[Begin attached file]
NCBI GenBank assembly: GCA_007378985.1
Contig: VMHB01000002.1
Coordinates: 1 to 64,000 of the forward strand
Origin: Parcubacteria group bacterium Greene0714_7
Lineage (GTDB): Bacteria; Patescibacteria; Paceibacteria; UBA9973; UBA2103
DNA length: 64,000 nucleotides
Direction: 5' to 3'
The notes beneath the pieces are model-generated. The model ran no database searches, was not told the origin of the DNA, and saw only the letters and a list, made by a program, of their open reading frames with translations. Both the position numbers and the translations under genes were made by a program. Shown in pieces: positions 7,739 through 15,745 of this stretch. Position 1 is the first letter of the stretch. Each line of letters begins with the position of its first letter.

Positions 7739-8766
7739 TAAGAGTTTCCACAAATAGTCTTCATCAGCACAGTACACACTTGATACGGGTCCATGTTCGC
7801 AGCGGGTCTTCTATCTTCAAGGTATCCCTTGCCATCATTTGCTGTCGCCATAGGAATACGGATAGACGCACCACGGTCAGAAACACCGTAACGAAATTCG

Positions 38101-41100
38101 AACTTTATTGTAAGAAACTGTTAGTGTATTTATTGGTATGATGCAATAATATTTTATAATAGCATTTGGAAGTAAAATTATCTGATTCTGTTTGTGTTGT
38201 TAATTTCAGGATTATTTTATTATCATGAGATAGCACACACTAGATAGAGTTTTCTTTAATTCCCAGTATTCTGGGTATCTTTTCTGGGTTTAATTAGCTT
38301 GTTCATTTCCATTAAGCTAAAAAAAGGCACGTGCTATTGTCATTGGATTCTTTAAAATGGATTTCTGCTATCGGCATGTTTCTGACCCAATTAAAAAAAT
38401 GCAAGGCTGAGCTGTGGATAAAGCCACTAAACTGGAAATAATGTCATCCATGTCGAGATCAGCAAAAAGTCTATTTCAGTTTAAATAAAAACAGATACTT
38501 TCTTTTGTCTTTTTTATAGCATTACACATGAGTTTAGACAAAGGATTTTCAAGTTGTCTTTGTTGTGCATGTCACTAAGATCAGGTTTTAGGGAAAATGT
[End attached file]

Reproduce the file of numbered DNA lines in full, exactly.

NCBI GenBank assembly: GCA_007378985.1
Contig: VMHB01000002.1
Coordinates: 1 to 64,000 of the forward strand
Origin: Parcubacteria group bacterium Greene0714_7
Lineage (GTDB): Bacteria; Patescibacteria; Paceibacteria; UBA9973; UBA2103
DNA length: 64,000 nucleotides
Direction: 5' to 3'
The notes beneath the pieces are model-generated. The model ran no database searches, was not told the origin of the DNA, and saw only the letters and a list, made by a program, of their open reading frames with translations. Both the position numbers and the translations under genes were made by a program. Shown in pieces: positions 7,739 through 15,745 of this stretch. Position 1 is the first letter of the stretch. Each line of letters begins with the position of its first letter.

Positions 7739-8766
7739 TAAGAGTTTCCACAAATAGTCTTCATCAGCACAGTACACACTTGATACGGGTCCATGTTCGC
7801 AGCGGGTCTTCTATCTTCAAGGTATCCCTTGCCATCATTTGCTGTCGCCATAGGAATACGGATAGACGCACCACGGTCAGAAACACCGTAACGAAATTCG

Positions 38101-41100
38101 AACTTTATTGTAAGAAACTGTTAGTGTATTTATTGGTATGATGCAATAATATTTTATAATAGCATTTGGAAGTAAAATTATCTGATTCTGTTTGTGTTGT
38201 TAATTTCAGGATTATTTTATTATCATGAGATAGCACACACTAGATAGAGTTTTCTTTAATTCCCAGTATTCTGGGTATCTTTTCTGGGTTTAATTAGCTT
38301 GTTCATTTCCATTAAGCTAAAAAAAGGCACGTGCTATTGTCATTGGATTCTTTAAAATGGATTTCTGCTATCGGCATGTTTCTGACCCAATTAAAAAAAT
38401 GCAAGGCTGAGCTGTGGATAAAGCCACTAAACTGGAAATAATGTCATCCATGTCGAGATCAGCAAAAAGTCTATTTCAGTTTAAATAAAAACAGATACTT
38501 TCTTTTGTCTTTTTTATAGCATTACACATGAGTTTAGACAAAGGATTTTCAAGTTGTCTTTGTTGTGCATGTCACTAAGATCAGGTTTTAGGGAAAATGT